In the Slow Cloth issue (November/December 2010), Rita Hagenbruch’s coverlet on page 43 uses unmercerized 16/2 cotton and 20/2 pearl (mercerized) cotton for the tabby weft. This is unusual—I would think that the unmercerized and the mercerized cottons would shrink differently. Is there an assumption that the coverlet would be dry-cleaned rather than wet-finished? Certainly the merino pattern weft would wet-finish differently than the mercerized cotton. If one plans to wet-finish the coverlet, should the mercerized cotton not be used?
Unmercerized and mercerized cottons do have slightly different shrinkage rates. (Unmercerized cotton shrinks a bit more than mercerized. Neither shrinks a lot.) Overshot, however, especially in the coverlet you mention, is a very dense weave—the tabby-weft and pattern-weft yarns are packed in very firmly. This means that some of the usual considerations don’t apply in quite the same way. Weavers often measure and adjust their beats allowing for the warp to relax when tension is released, for example. Overshot is so dense that the difference in measurements under tension and with relaxed tension are a lot less than with more open weaves. There just isn’t much room for the fibers to move, and this is also true during wet-finishing.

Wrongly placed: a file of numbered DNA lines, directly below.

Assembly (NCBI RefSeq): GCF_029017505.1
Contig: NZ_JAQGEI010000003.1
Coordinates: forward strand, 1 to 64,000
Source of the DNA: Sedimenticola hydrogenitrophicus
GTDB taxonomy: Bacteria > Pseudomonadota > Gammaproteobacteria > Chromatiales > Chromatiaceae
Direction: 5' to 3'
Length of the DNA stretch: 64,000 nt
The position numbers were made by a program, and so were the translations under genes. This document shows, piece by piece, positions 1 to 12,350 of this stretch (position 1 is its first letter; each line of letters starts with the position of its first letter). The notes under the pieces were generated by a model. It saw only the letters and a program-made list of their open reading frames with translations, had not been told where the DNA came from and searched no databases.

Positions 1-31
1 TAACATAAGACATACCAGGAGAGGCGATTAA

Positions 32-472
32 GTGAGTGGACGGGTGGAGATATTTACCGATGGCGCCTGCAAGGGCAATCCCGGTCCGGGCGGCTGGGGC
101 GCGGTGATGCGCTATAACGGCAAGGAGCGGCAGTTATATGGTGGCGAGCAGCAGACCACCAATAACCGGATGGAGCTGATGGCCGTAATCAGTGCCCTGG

The pattern-weft yarn for this coverlet is another matter, however. Even in a dense weave, merino yarns will full and shrink. If this coverlet were, say, tossed in a washing machine, the result would not be good. The merino would shrink from being wet under agitation and full/fuzz (the more and longer the agitation, the more the shrinking and fulling). So for that reason I would recommend dry cleaning for future use, or soaking and rinsing carefully in cool water with no agitation. Even more, I would recommend not getting it dirty.